It's not every day one gets to see an internationally famous jazz singer sitting in a Buffalo State College classroom, fidgeting and studying his handout just like any student.
But that's the scene in Charles Mancuso's pop music history class - where, this semester, Mark Murphy is the artist in residence.
On a recent Tuesday, Mancuso's lecture is titled "Mr. Satch and Mr. Cros." The professor shows slides of Bing Crosby and Louis Armstrong. He tells stories about them and plays their records. From time to time, he prompts Murphy to speak.
Discussing Al Jolson, for instance, he asks: "Did Jolson have any impact on your world?"
Murphy stirs, as if startled, like a kid called on to answer a question. "No, I came to him, um, late . . ." He shifts in his seat.
He looks too big for the chair, for the room.
Starting in the '50s and '60s, when he recorded for Capitol and Decca, Murphy has won his share of accolades. Last year, Down Beat magazine readers voted him best male vocalist, and he has received numerous Grammy Award nominations. Though he never quite made it to jazz superstardom, people have wondered why. One Philadelphia listener, for instance, rants on the Web site amazon.com: "Why Mark Murphy isn't at Carnegie Hall every night, or at least off-Broadway, is a mystery to me."
The singer has enjoyed a long association with Western New York. He grew up in Syracuse, and spent a lot of time here in his formative years, playing at Buffalo clubs like the Zanzibar and the Royal Arms. Last year, when he gave a concert at the Tralf, the place was crowded with longtime fans.
One listener who was there that evening was singer Michael Civisca. He praises Murphy's innovative approach.
"He'll take a torchy ballad and make it work at a very uptempo pace," Civisca says. "Like 'As Time Goes By.' You expect it to be a ballad, but he does it uptempo, puts in a really nice scat chorus. Same with "The Masquerade Is Over.' While people think it's going to be a torchy song, he goes ballistic with it.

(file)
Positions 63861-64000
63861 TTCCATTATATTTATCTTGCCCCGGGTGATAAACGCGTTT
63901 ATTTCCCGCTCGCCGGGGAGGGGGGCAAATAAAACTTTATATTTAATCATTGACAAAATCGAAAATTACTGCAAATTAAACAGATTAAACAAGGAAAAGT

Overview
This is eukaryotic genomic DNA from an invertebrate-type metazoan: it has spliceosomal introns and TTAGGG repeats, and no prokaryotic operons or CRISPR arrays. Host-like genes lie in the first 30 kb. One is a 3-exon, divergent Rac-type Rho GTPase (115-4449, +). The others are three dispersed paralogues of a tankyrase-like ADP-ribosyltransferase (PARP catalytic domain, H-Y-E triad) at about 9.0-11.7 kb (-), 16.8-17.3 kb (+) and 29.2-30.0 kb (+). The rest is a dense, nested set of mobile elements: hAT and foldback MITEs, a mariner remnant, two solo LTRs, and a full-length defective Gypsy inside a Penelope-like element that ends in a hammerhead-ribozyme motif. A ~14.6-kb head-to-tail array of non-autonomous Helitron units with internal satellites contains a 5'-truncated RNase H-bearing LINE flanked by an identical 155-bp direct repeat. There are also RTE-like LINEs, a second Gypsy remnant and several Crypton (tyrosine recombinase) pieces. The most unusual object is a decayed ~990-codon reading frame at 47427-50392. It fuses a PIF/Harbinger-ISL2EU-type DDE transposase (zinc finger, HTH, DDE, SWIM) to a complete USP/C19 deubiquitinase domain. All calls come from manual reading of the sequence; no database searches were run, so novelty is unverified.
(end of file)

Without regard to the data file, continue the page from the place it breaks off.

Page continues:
"He has a very warm tone to his voice," Civisca adds. "Very soulful."
A large and loyal crowd is expected to turn out Friday, when Murphy performs at 8 p.m. in Buffalo State College's Rockwell Hall. Joining him will be a trio led by local pianist Sal Macaluso, featuring Mike Kaupa on trumpet.
It's Murphy's first performance in Buffalo all semester - which seems strange, considering that he is a man born to sing. He proves that one night at E.B. Greene's, where he turns up to hear entertainer Jackie Jocko, a longtime acquaintance. Toward the evening's end, when everyone has loosened up, Murphy approaches the piano. "Let me sing this song for you," he says.
Jocko, to the shock of nearby listeners, refuses. House rules, he says, are against it.
Obediently, Murphy sits down. But later, during "It Don't Mean a Thing," he can't help joining in. "It makes no difference if it's sweet or hot," Jocko sings. And Murphy chimes in softly, his sound smooth and quirky, just like on his records.
"Yes it does, yes it does," he sings.
Murphy's residency at Buffalo State is a dream come true for Mancuso. The professor has been a fervent fan from way back. In high school, he named his basketball team the Mark Murphys, and when he met the singer years ago, they became friends.
Mention the Mark Murphys, and Murphy still laughs helplessly. But it's clear he doesn't think having a team named after him is that terribly weird.
As an artist, Murphy has always been on the offbeat side.
He wears sandals a lot, and vintage clothes. Critics consistently refer to him as a "hipster," a term he says he doesn't mind. When he discusses his career, it's with the wry, slightly weary tones of a seasoned veteran.
"You have to be prepared to bounce around if you're going to stick with jazz. Because the audience for it is loyal and loving most of the time, but it's not the largest audience," he says, fidgeting. "Right now, it's good for me. But there again, I can't work, say, a lot of rooms. People who like vocal jazz improvisation are not the large audiences."
Murphy speaks in halts and starts, as if his normal conversation is a kind of scat singing.